The Argon Geochronology for the Earth Sciences (AGES) lab is located at Columbia's Lamont-Doherty Earth Observatory along the Palisades Parkway in Rockland County, New York. Our lab measures Argon isotope compositions and concentrations, mainly of single mineral grains, on a VG5400 noble gas mass spectrometer to determine the age of mineral formation. Our research subjects include paleocllmate provenance studies, volcanoes and deep earth time.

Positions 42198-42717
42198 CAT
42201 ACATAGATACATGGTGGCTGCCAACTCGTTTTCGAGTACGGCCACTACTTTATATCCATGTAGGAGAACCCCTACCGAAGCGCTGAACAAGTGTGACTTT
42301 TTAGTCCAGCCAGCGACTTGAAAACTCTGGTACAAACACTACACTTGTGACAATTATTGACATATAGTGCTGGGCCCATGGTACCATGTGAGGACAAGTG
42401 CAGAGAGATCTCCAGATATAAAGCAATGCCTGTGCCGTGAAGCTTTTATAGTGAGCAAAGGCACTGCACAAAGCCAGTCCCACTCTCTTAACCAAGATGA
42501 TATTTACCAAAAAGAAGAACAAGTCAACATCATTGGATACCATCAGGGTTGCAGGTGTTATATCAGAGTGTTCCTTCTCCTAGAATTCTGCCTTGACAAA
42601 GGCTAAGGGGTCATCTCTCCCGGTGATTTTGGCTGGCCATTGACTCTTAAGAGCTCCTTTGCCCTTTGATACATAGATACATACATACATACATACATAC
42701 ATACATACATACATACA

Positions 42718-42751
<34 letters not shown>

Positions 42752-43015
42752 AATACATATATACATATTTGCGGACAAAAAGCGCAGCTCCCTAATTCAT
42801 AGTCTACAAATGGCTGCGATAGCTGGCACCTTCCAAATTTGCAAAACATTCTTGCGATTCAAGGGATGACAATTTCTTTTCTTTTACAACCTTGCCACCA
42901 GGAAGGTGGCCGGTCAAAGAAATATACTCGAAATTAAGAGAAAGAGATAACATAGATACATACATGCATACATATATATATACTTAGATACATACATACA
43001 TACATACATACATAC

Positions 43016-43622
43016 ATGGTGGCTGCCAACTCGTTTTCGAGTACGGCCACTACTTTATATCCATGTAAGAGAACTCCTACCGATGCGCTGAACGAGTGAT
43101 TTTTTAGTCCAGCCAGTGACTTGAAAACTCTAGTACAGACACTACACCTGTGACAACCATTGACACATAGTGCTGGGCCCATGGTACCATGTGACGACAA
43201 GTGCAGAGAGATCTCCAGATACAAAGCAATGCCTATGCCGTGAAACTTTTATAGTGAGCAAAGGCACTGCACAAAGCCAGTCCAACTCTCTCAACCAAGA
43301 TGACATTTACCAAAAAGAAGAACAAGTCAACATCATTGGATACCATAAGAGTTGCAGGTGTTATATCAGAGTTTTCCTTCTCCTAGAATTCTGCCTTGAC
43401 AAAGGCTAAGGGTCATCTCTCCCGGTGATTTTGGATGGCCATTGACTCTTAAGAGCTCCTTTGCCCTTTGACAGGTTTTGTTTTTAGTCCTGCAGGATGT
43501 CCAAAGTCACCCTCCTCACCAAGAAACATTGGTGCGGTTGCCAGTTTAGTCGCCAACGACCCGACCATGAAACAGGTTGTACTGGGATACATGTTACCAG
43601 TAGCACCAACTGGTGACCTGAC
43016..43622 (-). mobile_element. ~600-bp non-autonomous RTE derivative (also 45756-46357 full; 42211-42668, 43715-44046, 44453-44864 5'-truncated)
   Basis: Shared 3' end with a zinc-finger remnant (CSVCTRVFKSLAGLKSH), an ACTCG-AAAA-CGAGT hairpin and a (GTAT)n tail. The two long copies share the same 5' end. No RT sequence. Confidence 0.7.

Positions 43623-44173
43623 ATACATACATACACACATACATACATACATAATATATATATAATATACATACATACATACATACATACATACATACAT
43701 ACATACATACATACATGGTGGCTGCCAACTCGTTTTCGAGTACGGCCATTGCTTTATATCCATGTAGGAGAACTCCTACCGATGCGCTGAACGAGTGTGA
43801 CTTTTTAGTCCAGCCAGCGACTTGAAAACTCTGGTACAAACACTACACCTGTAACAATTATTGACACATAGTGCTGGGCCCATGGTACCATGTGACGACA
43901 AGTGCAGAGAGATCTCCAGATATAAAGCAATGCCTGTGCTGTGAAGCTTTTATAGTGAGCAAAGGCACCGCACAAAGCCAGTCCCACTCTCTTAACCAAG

Figuring out how far sea level rose during past warm periods in Earth’s history starts with a walk on the beach, a keen eye for evidence of ancient shorelines, and a highly accurate GPS system. The math isn’t as simple as subtracting the distance from the old shoreline to the water’s edge, though. As massive ice sheets retreated during past ice ages, their weight on the land below lifted and the land rebounded. On longer time scales, circulation within the Earth’s mantle has changed the shape and height of the crust, as well.